Satellite maker Clyde Space lines up 'cold atom' mission
Miniature satellite maker Clyde Space has teamed up with a tech conglomerate on a project that aims to create "a new wave" of space applications.
A tiny satellite made by Glasgow-based Clyde will be used for a mission to create "cold atoms" in space.
The 6U CubeSat will carry quantum-based technology developed by sensor specialist Teledyne e2v and the University of Birmingham.
No date has yet been set for the Cold Atom Space Payload (Caspa) mission.
It hopes to replicate lab experiments that have shown cold atoms can be used as "ultra-sensitive sensors" capable of mapping tiny changes in the strength of gravity across the earth's surface.
Clyde and Teledyne e2v said the space mission could pave the way for cold atom instruments to be used in space.
'Pushing the boundaries'
They believe the technology could lead to more accurate monitoring of changes in polar ice mass, ocean currents and sea level and the ability to monitor underground water resources.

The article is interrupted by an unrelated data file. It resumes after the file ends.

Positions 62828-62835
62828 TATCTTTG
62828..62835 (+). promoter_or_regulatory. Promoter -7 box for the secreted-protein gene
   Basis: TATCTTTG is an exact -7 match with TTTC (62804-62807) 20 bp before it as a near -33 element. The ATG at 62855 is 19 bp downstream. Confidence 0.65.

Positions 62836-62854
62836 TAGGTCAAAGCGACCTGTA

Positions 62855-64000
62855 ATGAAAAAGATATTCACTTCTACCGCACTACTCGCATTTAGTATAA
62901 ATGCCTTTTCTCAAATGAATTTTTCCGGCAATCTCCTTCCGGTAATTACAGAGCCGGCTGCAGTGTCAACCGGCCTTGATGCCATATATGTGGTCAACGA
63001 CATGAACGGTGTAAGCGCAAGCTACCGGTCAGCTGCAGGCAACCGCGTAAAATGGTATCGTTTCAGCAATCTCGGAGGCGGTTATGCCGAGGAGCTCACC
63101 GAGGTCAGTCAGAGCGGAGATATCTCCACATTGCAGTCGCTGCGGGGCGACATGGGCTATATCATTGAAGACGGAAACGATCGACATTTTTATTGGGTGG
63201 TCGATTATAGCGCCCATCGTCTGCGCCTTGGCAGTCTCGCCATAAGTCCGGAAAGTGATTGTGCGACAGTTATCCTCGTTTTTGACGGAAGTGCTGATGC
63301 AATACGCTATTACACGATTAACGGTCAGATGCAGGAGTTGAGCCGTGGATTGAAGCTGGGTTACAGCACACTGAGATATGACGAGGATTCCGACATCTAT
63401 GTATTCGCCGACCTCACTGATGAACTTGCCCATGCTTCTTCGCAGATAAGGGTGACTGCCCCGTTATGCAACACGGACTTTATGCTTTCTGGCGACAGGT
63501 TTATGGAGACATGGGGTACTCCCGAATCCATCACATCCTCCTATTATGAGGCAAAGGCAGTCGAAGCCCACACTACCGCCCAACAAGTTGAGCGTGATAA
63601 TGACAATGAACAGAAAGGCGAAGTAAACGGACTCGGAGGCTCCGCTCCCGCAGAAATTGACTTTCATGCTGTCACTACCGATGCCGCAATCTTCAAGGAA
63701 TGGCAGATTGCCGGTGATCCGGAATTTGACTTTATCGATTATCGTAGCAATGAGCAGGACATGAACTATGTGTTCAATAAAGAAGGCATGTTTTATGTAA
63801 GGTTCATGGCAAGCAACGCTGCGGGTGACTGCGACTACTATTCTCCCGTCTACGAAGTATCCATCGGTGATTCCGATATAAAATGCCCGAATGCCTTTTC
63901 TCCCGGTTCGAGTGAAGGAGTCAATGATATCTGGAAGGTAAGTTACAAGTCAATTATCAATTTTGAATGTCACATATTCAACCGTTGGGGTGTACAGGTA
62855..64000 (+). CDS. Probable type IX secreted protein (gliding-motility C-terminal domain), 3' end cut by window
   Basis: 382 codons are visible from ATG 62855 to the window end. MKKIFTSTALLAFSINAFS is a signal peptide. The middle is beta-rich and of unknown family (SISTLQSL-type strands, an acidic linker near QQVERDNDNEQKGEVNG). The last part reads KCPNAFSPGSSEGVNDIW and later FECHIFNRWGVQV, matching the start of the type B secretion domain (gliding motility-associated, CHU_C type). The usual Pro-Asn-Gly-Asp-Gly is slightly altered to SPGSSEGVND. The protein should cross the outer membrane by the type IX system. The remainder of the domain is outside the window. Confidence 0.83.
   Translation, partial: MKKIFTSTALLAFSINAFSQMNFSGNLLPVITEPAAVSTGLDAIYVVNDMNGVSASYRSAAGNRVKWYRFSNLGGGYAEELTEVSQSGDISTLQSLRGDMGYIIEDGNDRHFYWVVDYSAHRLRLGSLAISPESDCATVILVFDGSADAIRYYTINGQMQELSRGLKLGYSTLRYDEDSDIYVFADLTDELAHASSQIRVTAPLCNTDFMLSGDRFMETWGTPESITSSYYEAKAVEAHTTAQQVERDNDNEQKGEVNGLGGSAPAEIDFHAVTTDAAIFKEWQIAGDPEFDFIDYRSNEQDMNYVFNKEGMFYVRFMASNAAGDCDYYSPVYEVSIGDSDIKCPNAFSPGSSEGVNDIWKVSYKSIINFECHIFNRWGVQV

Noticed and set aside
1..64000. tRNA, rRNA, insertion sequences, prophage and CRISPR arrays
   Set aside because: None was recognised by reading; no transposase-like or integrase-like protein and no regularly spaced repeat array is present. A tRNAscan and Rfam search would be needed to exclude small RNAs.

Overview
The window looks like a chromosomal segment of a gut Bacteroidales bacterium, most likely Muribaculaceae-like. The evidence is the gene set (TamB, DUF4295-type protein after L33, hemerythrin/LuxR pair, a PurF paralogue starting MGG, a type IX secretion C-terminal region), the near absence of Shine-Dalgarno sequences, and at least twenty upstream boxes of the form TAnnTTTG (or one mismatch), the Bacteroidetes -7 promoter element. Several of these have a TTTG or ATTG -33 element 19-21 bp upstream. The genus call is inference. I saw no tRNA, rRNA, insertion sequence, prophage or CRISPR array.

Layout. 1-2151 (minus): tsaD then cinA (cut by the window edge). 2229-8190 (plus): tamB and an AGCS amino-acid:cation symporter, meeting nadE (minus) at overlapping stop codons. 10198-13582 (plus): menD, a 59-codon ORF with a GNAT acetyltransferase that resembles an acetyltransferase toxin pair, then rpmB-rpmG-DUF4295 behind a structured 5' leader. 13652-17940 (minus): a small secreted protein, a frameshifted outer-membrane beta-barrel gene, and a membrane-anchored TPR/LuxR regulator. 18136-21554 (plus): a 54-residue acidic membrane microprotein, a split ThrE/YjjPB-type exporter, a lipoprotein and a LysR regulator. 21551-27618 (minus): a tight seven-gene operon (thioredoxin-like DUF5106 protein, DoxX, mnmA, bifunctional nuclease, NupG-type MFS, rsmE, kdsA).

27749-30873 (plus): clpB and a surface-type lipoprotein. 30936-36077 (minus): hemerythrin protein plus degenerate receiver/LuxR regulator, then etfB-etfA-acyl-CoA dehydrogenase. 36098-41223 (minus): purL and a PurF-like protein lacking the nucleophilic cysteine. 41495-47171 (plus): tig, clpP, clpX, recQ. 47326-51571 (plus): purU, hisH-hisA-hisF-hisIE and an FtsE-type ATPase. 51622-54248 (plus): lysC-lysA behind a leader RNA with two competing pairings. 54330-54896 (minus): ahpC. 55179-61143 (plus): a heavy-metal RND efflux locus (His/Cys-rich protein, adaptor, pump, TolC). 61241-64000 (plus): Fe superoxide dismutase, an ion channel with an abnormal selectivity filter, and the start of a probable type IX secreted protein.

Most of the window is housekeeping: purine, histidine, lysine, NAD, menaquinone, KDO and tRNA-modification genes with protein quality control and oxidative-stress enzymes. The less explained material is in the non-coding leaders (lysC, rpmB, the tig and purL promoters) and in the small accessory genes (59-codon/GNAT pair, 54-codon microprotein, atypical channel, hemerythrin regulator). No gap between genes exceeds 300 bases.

It could also be applied to deep space navigation.
The project is funded by Innovate UK and also includes technology from project partners Gooch & Housego, XCAM, Covesion and the University of Southampton.
Clyde Space chief executive Craig Clark, said: "We are always pushing the boundaries of what is possible with small spacecraft, as are Teledyne e2v with quantum technology.
"We are delighted to provide our technical solution in support of Teledyne e2v's vision for the commercialisation of quantum technologies."
Trevor Cross, from Teledyne e2v, said: "Quantum technology is giving us new abilities in a wide range of markets and applications.
"Our partnership with Clyde Space is representative of the collaboration required to commercialise the technology and really maximise the benefits of quantum in industry."